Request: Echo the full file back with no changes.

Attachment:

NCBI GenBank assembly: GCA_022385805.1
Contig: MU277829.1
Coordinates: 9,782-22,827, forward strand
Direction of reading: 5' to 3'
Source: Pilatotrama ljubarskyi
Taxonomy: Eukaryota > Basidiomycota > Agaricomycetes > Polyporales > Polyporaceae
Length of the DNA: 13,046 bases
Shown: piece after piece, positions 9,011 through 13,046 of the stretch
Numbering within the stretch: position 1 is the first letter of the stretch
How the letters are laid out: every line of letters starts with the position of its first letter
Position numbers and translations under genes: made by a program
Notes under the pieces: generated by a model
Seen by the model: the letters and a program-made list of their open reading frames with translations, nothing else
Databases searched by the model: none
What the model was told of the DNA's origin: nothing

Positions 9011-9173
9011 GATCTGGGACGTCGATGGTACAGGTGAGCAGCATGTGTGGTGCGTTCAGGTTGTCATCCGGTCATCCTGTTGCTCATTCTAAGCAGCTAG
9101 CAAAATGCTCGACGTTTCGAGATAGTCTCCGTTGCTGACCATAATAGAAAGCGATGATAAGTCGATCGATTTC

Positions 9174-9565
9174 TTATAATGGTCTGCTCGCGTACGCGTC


NCBI GenBank assembly: GCA_022385805.1
Contig: MU277829.1
Coordinates: 9,782-22,827, forward strand
Direction of reading: 5' to 3'
Source: Pilatotrama ljubarskyi
Taxonomy: Eukaryota > Basidiomycota > Agaricomycetes > Polyporales > Polyporaceae
Length of the DNA: 13,046 bases
Shown: piece after piece, positions 9,011 through 13,046 of the stretch
Numbering within the stretch: position 1 is the first letter of the stretch
How the letters are laid out: every line of letters starts with the position of its first letter
Position numbers and translations under genes: made by a program
Notes under the pieces: generated by a model
Seen by the model: the letters and a program-made list of their open reading frames with translations, nothing else
Databases searched by the model: none
What the model was told of the DNA's origin: nothing

Positions 9011-9173
9011 GATCTGGGACGTCGATGGTACAGGTGAGCAGCATGTGTGGTGCGTTCAGGTTGTCATCCGGTCATCCTGTTGCTCATTCTAAGCAGCTAG
9101 CAAAATGCTCGACGTTTCGAGATAGTCTCCGTTGCTGACCATAATAGAAAGCGATGATAAGTCGATCGATTTC

Positions 9174-9565
9174 TTATAATGGTCTGCTCGCGTACGCGTC